Close Menu
Wilkes-Barre Personal Injury Lawyer > Easton Medical Malpractice Lawyer

Easton Medical Malpractice Lawyer

Often, when we are injured or ill, we put our trust in medical professionals to properly diagnose and treat us. While many of these individuals fulfill this duty admirably, some do not use the care that they should. In these cases, when a healthcare provider has violated the proper standard of care, the injured party could be entitled damages. To learn more, reach out to our experienced Easton medical malpractice lawyer today.

What is Medical Malpractice?

Medical malpractice occurs when a physician or healthcare provider acts or fails to act, while treating or diagnosing a patient, in a way that deviates from the accepted norms of practice in the medical community and in doing so, causes the patient an injury. Basically, medical malpractice is a professional form of negligence committed by someone who was trained in the medical field.

To prove that a defendant is liable for medical malpractice, an injured claimant will need evidence of the physician’s carelessness. Often, this requires the help of an expert witness who can testify as to what the at-fault party should have done. In cases of egregious negligence, however, like leaving medical tools inside of a patient’s body after surgery, evidence of the act itself is enough to establish negligence, as even a layman knows that this is a violation of medical practice.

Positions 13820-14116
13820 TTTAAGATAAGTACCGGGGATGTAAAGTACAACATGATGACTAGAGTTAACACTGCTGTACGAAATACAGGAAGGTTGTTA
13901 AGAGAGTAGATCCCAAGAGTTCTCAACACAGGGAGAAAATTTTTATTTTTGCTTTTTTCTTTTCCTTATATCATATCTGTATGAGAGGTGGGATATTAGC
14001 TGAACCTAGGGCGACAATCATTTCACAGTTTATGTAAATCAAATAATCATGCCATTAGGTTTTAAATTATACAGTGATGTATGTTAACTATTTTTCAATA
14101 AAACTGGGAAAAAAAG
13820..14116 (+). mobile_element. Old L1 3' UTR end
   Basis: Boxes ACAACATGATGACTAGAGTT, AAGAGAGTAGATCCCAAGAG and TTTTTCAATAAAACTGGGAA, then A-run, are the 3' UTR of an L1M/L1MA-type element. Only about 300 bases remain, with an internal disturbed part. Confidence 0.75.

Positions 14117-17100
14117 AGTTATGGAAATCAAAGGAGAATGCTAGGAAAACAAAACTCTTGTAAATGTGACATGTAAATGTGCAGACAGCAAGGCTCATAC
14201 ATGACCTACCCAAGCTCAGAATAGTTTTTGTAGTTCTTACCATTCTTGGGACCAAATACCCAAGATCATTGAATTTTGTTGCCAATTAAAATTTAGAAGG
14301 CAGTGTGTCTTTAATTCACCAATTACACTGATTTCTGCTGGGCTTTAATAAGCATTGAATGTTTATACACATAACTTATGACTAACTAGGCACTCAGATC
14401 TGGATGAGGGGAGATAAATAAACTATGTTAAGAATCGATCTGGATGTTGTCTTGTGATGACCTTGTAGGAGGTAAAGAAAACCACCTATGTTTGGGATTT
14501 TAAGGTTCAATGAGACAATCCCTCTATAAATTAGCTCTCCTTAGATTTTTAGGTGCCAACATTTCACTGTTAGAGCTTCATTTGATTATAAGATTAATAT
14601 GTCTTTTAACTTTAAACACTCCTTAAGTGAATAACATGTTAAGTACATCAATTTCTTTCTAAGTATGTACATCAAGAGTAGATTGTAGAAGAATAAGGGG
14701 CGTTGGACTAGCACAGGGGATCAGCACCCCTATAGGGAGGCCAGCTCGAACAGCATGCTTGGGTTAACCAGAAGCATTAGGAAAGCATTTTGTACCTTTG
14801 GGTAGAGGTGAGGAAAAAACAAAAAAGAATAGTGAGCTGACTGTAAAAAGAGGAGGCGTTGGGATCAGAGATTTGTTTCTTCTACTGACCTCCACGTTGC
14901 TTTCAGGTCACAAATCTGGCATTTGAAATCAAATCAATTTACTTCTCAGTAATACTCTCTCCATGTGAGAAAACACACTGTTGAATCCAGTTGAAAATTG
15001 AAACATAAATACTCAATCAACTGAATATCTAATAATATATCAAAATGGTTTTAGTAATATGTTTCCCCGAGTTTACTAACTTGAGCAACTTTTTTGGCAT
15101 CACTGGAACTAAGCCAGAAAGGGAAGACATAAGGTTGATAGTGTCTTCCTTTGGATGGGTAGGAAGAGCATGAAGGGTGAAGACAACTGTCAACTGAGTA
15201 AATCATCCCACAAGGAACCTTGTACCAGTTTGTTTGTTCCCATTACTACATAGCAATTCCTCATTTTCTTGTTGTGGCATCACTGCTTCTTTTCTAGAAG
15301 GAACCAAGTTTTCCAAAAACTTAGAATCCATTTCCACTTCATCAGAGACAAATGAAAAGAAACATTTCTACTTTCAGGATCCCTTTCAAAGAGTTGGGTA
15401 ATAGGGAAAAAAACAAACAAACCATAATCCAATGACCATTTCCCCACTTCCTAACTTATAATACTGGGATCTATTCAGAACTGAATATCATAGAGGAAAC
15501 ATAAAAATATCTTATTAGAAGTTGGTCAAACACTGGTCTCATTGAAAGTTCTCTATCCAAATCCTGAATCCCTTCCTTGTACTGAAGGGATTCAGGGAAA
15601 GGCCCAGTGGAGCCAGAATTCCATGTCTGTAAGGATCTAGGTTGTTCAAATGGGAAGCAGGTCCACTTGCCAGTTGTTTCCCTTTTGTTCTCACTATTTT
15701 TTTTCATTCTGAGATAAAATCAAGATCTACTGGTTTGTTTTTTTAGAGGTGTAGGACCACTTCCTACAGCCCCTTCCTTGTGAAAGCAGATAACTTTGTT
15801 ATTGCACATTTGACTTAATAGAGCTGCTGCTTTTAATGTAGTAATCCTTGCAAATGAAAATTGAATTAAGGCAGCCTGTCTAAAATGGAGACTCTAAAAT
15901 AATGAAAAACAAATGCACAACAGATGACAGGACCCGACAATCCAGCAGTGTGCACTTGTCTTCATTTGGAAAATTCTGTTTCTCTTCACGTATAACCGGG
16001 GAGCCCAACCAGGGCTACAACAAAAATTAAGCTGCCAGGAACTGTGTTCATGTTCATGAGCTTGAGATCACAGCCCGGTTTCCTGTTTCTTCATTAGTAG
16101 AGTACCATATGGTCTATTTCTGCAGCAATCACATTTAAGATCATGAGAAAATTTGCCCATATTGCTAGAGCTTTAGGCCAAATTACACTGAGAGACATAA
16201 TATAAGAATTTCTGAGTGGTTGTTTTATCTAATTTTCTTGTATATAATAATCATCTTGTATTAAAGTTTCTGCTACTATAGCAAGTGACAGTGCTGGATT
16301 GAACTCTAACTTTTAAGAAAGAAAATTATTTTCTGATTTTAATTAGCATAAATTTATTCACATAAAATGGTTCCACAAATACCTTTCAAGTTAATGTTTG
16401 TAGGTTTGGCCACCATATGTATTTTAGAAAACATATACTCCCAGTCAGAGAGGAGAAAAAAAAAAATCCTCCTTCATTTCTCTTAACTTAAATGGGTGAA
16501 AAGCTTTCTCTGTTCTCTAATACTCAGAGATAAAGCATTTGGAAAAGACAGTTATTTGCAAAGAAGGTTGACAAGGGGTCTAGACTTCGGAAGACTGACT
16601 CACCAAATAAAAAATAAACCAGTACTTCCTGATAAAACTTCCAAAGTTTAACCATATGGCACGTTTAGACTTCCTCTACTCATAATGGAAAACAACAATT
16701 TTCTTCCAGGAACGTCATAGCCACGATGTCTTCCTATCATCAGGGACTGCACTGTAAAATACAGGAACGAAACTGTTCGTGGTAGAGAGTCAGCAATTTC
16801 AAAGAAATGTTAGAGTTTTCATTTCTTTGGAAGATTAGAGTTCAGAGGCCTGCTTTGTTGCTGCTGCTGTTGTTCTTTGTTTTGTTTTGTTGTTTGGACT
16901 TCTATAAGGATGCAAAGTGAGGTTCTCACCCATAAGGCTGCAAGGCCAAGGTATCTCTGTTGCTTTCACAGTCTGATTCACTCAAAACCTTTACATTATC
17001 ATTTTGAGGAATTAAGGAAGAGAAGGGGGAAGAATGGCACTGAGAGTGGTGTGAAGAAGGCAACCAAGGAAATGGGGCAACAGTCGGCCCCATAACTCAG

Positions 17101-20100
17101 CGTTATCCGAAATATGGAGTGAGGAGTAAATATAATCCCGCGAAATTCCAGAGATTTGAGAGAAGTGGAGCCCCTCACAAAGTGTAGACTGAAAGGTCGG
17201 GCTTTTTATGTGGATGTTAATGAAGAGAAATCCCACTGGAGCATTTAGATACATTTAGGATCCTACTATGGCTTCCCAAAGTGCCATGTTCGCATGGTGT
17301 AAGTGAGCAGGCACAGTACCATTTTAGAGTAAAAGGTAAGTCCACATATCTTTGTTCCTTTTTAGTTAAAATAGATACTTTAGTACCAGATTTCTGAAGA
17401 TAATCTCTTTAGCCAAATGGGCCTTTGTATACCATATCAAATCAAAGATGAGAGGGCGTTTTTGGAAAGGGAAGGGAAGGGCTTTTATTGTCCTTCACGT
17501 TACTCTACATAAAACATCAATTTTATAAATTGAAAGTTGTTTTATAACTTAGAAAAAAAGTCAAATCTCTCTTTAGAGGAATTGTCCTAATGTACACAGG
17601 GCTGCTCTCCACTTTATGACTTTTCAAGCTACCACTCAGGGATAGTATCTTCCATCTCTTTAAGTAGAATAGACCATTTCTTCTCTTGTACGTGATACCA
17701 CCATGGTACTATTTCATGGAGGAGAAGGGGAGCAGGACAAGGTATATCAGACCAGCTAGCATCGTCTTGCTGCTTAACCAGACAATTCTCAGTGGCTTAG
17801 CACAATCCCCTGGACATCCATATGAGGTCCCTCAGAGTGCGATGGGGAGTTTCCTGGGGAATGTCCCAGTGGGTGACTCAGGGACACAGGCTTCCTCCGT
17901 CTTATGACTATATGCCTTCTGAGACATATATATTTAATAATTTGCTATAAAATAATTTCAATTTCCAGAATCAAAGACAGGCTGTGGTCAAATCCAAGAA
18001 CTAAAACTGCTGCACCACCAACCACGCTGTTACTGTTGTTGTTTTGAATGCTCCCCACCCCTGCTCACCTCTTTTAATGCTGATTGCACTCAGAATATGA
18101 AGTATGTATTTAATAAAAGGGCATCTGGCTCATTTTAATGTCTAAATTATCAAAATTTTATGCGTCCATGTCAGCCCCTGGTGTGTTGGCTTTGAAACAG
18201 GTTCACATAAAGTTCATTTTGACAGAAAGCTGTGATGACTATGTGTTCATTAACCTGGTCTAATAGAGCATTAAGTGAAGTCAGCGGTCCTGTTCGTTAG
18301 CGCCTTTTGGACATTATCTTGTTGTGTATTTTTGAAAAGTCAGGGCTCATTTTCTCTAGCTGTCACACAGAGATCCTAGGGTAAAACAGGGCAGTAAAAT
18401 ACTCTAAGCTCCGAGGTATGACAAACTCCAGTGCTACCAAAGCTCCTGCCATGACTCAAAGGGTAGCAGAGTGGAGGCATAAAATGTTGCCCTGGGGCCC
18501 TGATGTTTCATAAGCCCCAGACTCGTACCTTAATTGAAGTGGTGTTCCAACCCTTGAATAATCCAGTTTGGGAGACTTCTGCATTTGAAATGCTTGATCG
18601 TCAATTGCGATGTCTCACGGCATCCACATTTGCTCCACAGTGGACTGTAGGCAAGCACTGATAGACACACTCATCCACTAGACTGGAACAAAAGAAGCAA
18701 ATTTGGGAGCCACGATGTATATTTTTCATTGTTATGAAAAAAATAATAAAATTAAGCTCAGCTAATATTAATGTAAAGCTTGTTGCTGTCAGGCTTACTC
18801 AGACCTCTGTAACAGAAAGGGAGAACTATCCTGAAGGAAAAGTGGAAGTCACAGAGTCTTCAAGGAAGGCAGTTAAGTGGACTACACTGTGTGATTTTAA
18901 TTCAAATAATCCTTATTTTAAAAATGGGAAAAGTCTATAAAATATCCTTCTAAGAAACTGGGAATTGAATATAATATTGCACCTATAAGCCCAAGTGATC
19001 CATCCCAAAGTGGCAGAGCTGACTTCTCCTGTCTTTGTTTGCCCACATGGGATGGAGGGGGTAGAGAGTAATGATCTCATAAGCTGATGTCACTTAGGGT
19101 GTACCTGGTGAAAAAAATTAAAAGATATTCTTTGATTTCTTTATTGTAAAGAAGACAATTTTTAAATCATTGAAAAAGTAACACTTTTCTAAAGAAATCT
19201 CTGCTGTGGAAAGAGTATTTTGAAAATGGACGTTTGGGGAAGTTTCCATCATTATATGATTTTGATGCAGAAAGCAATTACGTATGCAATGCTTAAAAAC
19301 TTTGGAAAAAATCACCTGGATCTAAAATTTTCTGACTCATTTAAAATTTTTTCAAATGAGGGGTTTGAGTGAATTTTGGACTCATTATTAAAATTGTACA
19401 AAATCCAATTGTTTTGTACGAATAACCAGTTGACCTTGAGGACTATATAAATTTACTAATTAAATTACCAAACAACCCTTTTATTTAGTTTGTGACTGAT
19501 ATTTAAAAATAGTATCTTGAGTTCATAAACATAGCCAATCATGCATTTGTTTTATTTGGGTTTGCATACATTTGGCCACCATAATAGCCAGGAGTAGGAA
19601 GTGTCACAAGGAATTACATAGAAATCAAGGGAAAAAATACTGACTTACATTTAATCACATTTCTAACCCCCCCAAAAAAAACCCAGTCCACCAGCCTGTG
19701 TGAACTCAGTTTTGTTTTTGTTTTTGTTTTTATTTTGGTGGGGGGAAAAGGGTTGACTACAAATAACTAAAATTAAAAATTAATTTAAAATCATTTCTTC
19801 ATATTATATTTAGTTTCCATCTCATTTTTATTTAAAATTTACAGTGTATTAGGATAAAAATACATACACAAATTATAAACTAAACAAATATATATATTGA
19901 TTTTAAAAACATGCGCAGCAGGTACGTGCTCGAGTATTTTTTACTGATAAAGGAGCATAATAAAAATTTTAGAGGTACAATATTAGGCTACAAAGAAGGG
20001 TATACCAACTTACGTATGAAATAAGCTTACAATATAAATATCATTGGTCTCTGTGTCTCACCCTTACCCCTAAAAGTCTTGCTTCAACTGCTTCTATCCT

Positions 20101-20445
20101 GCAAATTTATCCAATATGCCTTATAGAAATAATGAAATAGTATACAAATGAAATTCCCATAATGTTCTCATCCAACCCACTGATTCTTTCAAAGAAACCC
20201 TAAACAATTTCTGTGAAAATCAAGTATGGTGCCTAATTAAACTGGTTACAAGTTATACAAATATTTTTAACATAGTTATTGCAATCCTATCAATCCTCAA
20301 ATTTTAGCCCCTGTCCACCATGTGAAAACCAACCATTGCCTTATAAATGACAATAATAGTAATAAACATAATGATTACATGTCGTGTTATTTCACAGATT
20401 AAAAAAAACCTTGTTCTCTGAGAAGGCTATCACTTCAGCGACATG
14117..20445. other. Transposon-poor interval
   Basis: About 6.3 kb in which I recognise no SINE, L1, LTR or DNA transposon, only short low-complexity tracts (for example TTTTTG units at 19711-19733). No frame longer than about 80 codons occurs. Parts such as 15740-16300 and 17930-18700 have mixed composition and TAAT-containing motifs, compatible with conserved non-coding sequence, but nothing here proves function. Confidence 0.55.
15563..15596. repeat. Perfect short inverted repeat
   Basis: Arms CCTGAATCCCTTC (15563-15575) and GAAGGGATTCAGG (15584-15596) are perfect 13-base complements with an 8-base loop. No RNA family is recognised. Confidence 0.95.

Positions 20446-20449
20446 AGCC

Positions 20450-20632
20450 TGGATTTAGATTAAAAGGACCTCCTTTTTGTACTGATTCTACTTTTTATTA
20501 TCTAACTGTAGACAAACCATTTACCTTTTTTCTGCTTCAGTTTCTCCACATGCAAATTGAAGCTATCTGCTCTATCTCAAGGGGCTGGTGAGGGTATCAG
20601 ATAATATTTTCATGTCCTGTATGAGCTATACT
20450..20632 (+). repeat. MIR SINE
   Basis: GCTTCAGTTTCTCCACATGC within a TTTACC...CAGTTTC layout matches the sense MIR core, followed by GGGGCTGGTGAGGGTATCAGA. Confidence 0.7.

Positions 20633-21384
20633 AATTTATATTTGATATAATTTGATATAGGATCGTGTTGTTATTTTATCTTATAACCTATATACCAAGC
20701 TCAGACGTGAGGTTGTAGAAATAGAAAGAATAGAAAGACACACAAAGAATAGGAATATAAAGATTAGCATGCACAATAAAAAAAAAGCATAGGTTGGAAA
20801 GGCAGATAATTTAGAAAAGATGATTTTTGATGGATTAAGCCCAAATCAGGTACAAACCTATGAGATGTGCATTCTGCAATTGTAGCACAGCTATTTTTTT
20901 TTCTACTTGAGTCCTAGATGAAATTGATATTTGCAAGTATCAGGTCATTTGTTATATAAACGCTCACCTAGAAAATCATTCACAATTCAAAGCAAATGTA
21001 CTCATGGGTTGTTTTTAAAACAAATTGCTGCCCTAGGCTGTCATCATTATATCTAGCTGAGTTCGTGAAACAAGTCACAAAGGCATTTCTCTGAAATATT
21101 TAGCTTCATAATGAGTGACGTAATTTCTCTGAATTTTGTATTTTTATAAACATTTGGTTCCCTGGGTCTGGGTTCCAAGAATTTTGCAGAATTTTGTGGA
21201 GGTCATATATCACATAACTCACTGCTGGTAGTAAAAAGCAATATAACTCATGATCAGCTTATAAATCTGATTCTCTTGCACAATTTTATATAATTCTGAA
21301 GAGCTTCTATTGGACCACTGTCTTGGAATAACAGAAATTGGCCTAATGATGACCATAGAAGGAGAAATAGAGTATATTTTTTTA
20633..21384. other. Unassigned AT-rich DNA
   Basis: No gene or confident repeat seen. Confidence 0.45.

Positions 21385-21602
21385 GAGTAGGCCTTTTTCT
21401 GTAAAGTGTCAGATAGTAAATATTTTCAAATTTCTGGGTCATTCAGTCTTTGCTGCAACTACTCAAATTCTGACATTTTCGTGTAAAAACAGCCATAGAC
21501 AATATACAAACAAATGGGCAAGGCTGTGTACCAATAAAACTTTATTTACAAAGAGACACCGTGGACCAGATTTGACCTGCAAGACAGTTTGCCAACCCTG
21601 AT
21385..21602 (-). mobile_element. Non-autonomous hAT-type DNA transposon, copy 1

Certificate of Merit

In Pennsylvania, there are specific procedural rules that patients must follow when filing a medical malpractice claim. For instance, claimants are required to file a certificate of merit when they initiate their case. These are written statements from licensed professionals who assert that:

  • There is a reasonable probability that the defendant deviated from the proper standard of medical care;
  • The defendant was responsible for the person who violated the standard of care; or
  • Pursuing the claim doesn’t require expert testimony.

The person who supplies the statement in support of the certificate of merit doesn’t need to be the same person who will testify as an expert witness on the patient’s behalf. The professional must, however, be an expert with enough education, training, knowledge, and experience to provide credible testimony that the defendant didn’t meet the medical standard of care in the case at hand. These certificates must be filed alongside the complaint at the onset of the case, or within two months of filing the complaint.

Pennsylvania’s Statute of Limitations

Pennsylvania, like all states, has a statute of limitations for filing lawsuits in the state’s civil court system. For medical malpractice lawsuits, this deadline is generally two years from the date that the alleged malpractice occurred. There are, however, some exceptions to this rule. If, for instance, the patient couldn’t have reasonably known of the malpractice right away, then the statute of limitations won’t start to run until the patient knows, or reasonably should have known about the injury. There are also special rules for patients who were younger than 18 years old at the time of the injury. In these cases, the child or his or her representative must file a claim within seven years of the date of the medical error, or before the child’s 20th birthday, whichever is later.

Dedicated Easton Medical Malpractice Lawyers

Call 570-821-5717 today to speak with our experienced Easton medical malpractice lawyer at O’Donnell Law Offices about your legal options.

Share This Page:
Facebook Twitter LinkedIn
Contact Form Tab
Skip to content